BY CHIEDZA MAZHANGARA
FILM director and actor Brighton Mapfumo says he is following his passion in the world of showbiz.
For him, being both a film director and an actor is confirmation that he was born a content creator.
Starting the journey at a tender age, Mapfumo said it has not been easy as he endeavours to make a name in the dog-eat-dog industry.
He shares with NewsDay Weekender his journey and survival tactics in the film industry.
“I was born and raised in Mbare. As a second born, I am also the first in my family to venture into the arts industry. It has, however, been hard as my family would not accept what I wanted to become, labelling art as non-productive.
The showbiz genesis
“I started doing art at school in Grade 6 and was also a member of Children Performing Arts Workshop (Chipawo). That is where my career started under the guidance of Chipawo instructor Thabiso Dube.
“Growing up seeing him (Dube) on television, I used to adore his acts and dances. I would then say to myself ‘I want to be like him one day’.
“Chipawo raised me to be a good performer and I started acting on a television series called Green Youdar, but it did not come out well. I decided to write my own films following my childhood passion as I loved watching television.
“The first film I wrote was called The Smoke. We shot it, but it did not perform well on the market. After that, I then went to the Netherlands for a year, where I studied basic filming.
“When I came back home, I started doing collaborations with other different actors like Bridget Paradza on Boundaries Within and Shungu Dzemoyo. In 2021, I went to Zimbabwe Theatre Academy to study acting and currently, I am working with Red Zone Media as a film co-ordinator and script writer.
Films featured, directed
“I have directed and acted in several films, which include The Eye, which I also scripted. I have also acted in theatre stage plays like Mitambo Wepanyika directed by Chipo Basopo and written by the late Stephen Chifunyise.
“I acted on some of the Zimbabwe Theatre Academy school projects, including the graduation piece Vuliziso, as the main character.
“I also played the lead role on the PSI [Population Services International] advert on gender-based violence. I was also the co-ordinator and script writer for dancehall singer Enzo Ishall’s videos Ramba Wakadaro and Ahoyi.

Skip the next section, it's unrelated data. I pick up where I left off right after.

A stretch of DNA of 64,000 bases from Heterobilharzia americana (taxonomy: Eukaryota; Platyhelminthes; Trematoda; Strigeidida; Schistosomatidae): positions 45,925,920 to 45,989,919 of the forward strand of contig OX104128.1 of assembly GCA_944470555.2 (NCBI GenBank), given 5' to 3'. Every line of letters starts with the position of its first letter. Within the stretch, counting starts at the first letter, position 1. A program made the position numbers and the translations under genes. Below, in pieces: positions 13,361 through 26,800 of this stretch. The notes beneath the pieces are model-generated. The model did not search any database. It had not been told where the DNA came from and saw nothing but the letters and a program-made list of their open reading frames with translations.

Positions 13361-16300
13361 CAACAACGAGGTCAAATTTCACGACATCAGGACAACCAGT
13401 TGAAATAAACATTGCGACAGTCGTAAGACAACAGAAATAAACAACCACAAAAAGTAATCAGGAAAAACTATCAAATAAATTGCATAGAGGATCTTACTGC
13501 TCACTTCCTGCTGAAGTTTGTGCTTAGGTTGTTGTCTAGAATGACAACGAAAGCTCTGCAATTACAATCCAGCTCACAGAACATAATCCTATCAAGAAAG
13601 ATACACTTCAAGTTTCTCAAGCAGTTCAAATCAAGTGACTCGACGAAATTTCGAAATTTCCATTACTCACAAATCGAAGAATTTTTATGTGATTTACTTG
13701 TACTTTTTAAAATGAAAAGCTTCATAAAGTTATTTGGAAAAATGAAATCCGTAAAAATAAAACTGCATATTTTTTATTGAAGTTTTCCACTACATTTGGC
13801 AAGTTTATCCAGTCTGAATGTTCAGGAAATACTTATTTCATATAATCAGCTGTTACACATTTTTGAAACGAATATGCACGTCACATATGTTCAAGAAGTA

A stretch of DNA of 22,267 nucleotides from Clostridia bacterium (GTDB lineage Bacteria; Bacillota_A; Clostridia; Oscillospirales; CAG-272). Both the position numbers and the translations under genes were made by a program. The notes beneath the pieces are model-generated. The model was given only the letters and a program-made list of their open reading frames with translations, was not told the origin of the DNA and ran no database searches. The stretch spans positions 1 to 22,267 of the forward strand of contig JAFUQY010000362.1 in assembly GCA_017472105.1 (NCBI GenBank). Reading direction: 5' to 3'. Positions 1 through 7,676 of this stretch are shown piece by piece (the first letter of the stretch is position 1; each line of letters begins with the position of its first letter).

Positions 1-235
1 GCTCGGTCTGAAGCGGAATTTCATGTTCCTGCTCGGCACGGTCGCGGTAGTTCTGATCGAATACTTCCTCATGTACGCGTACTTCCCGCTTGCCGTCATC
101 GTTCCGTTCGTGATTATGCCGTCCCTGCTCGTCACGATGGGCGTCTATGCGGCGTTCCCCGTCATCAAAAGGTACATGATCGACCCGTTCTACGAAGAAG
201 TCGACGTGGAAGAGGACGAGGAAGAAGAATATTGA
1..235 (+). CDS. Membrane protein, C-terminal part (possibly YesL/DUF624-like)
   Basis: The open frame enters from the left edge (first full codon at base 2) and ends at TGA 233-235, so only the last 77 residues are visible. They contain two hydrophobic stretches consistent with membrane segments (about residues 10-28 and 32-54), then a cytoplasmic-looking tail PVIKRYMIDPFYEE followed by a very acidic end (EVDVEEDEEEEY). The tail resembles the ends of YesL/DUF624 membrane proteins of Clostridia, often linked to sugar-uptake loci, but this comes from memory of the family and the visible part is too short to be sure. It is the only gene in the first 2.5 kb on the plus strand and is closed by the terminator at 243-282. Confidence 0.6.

“The beauty of art is that it helps me express my feelings better. This motivated me to be in the art industry. Every form of art can tell a story and that keeps me motivated knowing that we can make a better world through art.
“My greatest achievement is that as Red Zone Media, we were the first young people to have a cast of 122 people on set in Domboshava shooting Shungu Dzemoyo and I was the director. Now we are moving towards the digital world and making sure that young people are included.
Views on film distribution
“The distribution platforms need to be improved. Not everyone who has a smartphone can enjoy watching films on the go. I think there is need to introduce moving cinemas that go around places so that even people in rural areas can also access content.
“There is a lot that still needs to be done in terms of distribution because currently, we have not even reached a third of how other countries like South Africa are working. We must start to put everything in the right order so that there is creation of a recognisable art industry in Zimbabwe.
“We have very few distribution platforms, thanks to Gateway Stream for launching an application that supports local music and films.
“Piracy is the main issue that needs to be dealt with when it comes to art because it kills the whole idea of making art a business. As artists, we also need a film council or commission that stands for film producers in Zimbabwe.
“There is need for government to set aside a solid budget for film-making so that there is production of good quality films. We have both good stories and setting, but all this is killed because of financial constraints.”
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